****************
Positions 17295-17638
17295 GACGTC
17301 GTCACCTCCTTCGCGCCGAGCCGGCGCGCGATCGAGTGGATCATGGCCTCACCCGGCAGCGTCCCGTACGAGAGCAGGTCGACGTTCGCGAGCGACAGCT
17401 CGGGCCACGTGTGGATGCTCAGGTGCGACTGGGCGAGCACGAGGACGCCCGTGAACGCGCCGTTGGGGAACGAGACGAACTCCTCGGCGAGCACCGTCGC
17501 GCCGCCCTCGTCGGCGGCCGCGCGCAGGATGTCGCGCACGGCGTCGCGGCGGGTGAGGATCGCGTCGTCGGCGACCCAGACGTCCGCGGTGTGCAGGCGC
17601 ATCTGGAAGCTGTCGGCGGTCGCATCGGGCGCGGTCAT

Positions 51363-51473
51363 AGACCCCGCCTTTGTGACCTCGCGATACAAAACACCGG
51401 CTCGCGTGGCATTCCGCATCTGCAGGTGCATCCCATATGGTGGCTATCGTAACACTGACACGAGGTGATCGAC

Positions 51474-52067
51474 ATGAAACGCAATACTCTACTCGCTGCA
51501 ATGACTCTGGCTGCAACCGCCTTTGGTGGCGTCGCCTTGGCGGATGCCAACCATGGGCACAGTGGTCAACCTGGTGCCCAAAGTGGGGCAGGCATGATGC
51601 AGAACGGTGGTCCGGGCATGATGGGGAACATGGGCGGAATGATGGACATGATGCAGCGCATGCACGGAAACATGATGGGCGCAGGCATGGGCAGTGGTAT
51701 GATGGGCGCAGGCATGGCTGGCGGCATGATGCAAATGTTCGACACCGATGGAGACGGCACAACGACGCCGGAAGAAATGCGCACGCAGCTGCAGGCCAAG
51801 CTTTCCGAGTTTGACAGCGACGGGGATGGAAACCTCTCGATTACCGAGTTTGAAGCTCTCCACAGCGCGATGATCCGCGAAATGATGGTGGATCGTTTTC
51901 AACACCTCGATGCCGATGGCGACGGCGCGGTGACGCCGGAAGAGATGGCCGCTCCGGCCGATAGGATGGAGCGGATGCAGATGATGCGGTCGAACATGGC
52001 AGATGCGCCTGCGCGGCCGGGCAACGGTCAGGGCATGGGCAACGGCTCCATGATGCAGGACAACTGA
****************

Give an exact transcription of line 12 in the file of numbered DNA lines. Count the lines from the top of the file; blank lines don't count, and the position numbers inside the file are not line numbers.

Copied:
51501 ATGACTCTGGCTGCAACCGCCTTTGGTGGCGTCGCCTTGGCGGATGCCAACCATGGGCACAGTGGTCAACCTGGTGCCCAAAGTGGGGCAGGCATGATGC